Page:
Today in Monica’s school, I read “The Giving Tree” by Shel Silverstein to the fourth forms. After the third graders rolled around on the floor and talked to friends as I tried to tell them about making bricks in Kenya and how it related to their current unit on teamwork, I had my doubts about reading a story with such a somber tone. I had downloaded it off the internet, so I didn’t even have pictures to keep their attention. However, I went for it, read the story with my best “tree” and “boy” voices, and had thirty attentive eyes fixated on me throughout the entire story in both fourth grade classes. At the end, I answered their English vocabulary questions, then tentatively, simply, asked them what they thought to be the message of the story. “We need to take care of the environment,” one little boy said. “That trees can give us many things,” said another. “That the tree was happy when she shared with the boy because the boy was happy, even though she gave everything away,” came my favorite answer. They talked about harmony, their current unit, and generally hit dead-on the messages of the story, even though it’s not easy for them to understand a story like that and then summarize the message in English. At the end, we had some fun talking about the United States (did you go to disney? do you know justin bieber?), my trip to Argentina, and even Visionquest – which Monica had told the teacher about, who in turn told her students. I found myself explaining the rock pile buddy system to a classroom of Spanish-speaking fourth graders, who again, understood perfectly!
The “Historia de la Familia en la Patagonia” project is going wonderfully. I said before that I would start posting interview snippets on the blog, so here two stories that I have discovered, the first that Monica told me and the second from Irene:
Sometimes, my aunts would go to El Fortín in the winter as well as the summer, and Mamtschi (their grandmother) would greet them with the same “Yoohoo!” as they disembarked from the train at the station. Snow covered El Fortín, yet the girls would still go out riding on horseback or spend hours outside. When they walked inside with their clothes soaking wet, Mamtschi would hang them up to dry by the fire. And in the winter, there were entire rooms full of apples: crates and crates, from floor to ceiling. Animal fat also existed in plenty on El Fortín, stored in glass jars in the pantry. So, after everyone got warm and dry, Mamtschi would cut the apples into rings and fry them in the animal fat for a winter belly-warming snack. One winter, Monica, Claudia, and Baboush were outside “skating” on a frozen-over area; that is, running around and sliding on it in their shoes. They looked inside to see Mamtschi sitting in the kitchen, dying of laughter. Mamtschi often was dying of laughter, reaching the point of crying from laughing so hard, and this day, she had tears streaming down her face. The girls ran inside to see that Mamtschi had found a rat spoiling at the bottom of the jar of fat that they had been using the entire winter to fry their apple rings!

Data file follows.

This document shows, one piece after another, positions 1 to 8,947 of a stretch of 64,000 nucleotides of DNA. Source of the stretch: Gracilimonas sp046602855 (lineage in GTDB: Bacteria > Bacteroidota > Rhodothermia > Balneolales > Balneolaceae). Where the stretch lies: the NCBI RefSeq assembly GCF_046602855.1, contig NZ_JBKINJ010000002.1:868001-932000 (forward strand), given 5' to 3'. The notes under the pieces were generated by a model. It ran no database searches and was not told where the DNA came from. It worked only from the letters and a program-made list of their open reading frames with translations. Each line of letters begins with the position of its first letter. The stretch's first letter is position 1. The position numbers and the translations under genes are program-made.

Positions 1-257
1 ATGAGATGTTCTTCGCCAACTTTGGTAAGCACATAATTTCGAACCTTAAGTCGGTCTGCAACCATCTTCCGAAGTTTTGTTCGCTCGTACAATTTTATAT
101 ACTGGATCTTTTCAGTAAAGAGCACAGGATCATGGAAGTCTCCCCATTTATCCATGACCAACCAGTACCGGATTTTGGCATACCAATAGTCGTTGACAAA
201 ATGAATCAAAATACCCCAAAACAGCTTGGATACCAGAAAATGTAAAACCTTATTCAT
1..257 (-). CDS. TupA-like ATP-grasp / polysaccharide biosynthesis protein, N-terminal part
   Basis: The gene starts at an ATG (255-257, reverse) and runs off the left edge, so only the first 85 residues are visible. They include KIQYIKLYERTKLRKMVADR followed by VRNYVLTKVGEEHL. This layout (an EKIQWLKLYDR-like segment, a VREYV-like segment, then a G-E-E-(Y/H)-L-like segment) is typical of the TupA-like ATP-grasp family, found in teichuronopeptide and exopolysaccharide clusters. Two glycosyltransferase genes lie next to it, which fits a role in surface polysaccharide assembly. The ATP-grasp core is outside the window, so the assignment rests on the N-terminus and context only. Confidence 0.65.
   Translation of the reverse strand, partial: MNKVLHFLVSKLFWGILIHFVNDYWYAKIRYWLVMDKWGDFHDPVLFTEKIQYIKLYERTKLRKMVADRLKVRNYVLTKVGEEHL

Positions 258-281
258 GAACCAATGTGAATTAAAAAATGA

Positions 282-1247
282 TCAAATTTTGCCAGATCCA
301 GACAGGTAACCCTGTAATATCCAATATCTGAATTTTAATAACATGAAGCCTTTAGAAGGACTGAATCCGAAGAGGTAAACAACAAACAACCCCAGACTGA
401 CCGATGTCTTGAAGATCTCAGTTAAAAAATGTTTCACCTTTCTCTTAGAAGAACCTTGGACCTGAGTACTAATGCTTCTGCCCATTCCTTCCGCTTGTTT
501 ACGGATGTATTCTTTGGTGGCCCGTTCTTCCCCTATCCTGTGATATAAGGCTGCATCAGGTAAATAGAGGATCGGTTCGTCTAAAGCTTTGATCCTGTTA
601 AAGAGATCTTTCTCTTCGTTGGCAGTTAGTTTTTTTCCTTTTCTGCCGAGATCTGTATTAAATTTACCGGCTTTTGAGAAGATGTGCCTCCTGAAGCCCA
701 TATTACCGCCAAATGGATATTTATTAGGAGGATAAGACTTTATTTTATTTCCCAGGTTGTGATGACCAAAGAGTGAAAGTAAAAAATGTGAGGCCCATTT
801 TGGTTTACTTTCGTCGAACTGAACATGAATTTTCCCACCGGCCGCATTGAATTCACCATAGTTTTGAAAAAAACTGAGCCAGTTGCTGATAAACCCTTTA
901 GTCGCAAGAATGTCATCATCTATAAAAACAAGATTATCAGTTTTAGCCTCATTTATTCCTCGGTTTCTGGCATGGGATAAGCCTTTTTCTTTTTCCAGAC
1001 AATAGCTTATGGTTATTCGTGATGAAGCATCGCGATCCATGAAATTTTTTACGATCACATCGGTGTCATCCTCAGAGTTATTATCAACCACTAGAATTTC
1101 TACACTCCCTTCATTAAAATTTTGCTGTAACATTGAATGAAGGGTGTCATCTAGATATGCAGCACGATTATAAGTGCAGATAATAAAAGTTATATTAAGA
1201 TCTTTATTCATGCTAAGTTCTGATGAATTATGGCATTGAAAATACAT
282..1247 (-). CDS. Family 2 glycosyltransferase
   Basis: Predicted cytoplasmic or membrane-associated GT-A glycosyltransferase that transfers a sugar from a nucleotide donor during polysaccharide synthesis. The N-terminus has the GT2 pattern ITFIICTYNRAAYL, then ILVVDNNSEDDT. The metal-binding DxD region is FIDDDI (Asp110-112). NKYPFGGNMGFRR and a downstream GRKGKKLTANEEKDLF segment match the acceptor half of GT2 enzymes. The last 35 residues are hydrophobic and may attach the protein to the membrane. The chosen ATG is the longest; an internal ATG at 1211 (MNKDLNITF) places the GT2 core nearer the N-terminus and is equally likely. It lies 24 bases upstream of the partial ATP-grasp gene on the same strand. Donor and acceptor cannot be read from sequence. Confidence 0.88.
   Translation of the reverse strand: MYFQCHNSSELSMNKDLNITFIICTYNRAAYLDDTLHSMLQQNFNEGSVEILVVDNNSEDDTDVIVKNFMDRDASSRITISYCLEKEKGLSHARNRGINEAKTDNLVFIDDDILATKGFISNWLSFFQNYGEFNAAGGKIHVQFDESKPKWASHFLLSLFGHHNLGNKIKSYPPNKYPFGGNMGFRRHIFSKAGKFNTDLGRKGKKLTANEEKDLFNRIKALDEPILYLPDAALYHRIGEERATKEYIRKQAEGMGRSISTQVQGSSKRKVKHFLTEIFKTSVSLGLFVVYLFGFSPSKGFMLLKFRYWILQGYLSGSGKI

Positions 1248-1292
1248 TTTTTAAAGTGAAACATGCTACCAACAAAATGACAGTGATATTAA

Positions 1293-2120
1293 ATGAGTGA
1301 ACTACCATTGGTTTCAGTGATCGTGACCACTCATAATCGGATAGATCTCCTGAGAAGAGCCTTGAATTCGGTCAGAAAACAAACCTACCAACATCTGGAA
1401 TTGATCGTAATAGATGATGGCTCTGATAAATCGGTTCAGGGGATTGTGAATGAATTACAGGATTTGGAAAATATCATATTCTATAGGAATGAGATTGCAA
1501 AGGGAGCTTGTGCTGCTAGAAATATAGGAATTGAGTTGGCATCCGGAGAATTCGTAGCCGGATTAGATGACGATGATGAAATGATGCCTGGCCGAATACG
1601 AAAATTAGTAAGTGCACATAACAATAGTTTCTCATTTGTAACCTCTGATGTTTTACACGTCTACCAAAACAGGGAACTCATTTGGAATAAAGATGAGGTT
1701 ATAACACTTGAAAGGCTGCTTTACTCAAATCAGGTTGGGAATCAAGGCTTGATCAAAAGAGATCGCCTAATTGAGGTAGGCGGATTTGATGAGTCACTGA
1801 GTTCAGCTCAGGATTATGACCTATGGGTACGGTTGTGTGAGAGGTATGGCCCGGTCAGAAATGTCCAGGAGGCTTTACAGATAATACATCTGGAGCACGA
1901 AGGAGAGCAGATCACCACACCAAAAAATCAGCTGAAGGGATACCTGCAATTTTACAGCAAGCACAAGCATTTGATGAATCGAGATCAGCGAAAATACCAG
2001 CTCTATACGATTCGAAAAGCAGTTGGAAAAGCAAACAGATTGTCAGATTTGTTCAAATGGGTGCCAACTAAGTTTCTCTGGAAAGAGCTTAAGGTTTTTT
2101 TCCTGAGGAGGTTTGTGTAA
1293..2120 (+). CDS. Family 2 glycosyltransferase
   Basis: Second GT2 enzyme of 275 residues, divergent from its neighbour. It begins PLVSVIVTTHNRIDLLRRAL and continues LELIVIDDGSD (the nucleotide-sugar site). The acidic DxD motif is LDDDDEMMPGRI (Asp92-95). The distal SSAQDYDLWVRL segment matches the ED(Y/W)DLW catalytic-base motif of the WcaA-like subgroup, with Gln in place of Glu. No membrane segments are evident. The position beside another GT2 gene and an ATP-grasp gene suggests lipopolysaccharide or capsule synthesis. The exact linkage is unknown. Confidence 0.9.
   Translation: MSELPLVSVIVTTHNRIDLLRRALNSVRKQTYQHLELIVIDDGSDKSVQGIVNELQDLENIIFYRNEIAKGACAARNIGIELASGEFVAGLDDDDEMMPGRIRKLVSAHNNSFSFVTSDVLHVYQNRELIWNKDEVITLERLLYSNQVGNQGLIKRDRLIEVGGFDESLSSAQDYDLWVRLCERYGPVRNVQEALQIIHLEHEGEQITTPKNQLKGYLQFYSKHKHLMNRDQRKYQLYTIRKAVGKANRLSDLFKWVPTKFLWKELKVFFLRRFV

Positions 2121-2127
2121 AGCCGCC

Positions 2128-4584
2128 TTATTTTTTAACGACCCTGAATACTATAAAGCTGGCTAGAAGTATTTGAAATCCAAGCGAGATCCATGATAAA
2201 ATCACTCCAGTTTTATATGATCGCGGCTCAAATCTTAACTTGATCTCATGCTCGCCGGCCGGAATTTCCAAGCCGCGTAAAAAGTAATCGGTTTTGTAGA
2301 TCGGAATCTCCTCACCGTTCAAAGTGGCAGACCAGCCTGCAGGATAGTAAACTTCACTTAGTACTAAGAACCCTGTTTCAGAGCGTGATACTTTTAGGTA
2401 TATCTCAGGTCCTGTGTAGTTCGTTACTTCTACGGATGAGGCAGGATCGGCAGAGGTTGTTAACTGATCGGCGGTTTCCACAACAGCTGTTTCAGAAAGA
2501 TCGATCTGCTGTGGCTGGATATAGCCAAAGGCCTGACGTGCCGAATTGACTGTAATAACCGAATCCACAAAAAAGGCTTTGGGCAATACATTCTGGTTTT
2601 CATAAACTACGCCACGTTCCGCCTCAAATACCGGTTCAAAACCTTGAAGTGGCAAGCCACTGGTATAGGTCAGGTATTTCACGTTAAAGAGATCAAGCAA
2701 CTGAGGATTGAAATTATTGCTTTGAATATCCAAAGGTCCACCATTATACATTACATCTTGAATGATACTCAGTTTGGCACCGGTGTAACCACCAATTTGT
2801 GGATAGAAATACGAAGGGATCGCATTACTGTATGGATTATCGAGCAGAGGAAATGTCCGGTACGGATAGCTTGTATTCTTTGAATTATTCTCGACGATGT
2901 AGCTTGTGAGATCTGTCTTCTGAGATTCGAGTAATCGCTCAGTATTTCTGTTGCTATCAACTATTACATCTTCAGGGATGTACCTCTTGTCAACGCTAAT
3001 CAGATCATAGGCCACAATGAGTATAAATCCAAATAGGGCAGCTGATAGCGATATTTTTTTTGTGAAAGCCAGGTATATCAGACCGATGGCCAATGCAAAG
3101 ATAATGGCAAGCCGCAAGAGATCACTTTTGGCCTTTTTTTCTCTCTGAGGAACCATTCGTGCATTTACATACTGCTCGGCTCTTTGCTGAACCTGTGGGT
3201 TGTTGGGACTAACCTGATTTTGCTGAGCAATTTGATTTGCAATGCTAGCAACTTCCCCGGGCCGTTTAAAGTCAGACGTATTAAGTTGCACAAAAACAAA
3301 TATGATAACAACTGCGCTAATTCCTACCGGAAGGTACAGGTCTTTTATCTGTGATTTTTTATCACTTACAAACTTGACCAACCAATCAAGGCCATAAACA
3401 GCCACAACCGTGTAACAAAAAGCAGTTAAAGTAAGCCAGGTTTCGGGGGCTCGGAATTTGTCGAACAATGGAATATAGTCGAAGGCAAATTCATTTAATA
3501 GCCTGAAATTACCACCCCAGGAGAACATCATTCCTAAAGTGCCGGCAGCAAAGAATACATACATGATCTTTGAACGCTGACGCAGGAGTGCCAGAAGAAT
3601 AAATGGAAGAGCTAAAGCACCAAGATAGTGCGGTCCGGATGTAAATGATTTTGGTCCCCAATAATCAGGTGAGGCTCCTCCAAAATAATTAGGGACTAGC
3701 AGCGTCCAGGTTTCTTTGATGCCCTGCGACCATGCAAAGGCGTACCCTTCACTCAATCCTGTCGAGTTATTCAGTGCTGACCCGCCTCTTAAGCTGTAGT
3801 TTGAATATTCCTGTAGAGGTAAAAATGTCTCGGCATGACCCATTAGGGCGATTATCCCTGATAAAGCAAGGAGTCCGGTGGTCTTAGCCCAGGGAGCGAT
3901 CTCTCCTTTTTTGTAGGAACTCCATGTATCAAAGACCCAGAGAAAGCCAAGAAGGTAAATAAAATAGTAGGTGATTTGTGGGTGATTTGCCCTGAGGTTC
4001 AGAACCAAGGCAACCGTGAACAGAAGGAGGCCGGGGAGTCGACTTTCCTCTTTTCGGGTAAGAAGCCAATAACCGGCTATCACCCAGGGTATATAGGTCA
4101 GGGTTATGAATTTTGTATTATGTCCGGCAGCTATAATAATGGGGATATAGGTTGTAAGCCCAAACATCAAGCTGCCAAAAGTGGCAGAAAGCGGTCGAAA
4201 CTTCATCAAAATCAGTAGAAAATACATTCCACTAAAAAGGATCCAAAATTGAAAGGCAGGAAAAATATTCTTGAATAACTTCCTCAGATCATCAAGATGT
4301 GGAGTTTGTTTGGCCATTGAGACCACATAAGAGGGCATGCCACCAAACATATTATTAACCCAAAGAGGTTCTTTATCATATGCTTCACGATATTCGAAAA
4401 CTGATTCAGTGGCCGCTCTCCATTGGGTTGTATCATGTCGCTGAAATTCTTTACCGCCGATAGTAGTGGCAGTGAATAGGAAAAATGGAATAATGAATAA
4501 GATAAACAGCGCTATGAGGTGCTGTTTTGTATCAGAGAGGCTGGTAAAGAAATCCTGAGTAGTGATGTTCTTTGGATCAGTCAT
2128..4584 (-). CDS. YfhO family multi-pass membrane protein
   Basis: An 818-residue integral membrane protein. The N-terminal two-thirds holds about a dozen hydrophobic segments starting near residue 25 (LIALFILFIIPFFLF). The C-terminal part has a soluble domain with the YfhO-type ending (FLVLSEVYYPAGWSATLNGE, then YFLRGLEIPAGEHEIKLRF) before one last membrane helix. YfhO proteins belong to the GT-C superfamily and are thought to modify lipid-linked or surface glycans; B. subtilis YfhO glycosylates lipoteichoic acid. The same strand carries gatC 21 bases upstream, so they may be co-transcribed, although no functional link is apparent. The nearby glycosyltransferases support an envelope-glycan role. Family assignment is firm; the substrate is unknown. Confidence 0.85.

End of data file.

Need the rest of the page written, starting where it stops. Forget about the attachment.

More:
Then today, I traced back yet another of our family traits to our Patagonian family: the obsession with game-playing. On the first estancia, El Verdín, my grandmother’s two sisters grew up and my grandmother lived the first years of her life. At night, to pass the time, the entire family would get together and play games. The games included from the youngest member of the family to the oldest, and united the entire family. “En ese sentido quizás éramos una familia excepcional”, Irene told me. Maybe we were an exceptional or an unusual family in that sense. In one of their games, one person would pose a question – a creative, fictional question, with an open answer. For example, someone could ask, “What did the old man say to the insolent teenager?” or “What did Pepe do with the three goats that were in the barn?” Everyone would write down their answer on a piece of paper, and at the end, they would share their answers to a number of questions, laughing hysterically at the different creative answers given by the players of different generations. They never got tired of it, and the German governess even used it to help them learn academically. She wasn’t exactly sure about the details of the game, but we will see what I can find out next time, and my guess is my family will be playing it at some point when I get back to California.
Finally, I am gathering information about my grandmother’s grandparents. I have a book that talks about one, a bio on another, and the diary of the engineer’s adventure to discover the borders between Argentina and Chile through boat! I haven’t read much of the diary yet, but from the pieces of the adventure I have read so far, I’m beginning to be able to draw a direct line from this great-great-grandfather, through Mamtschi, through Meiti, to me…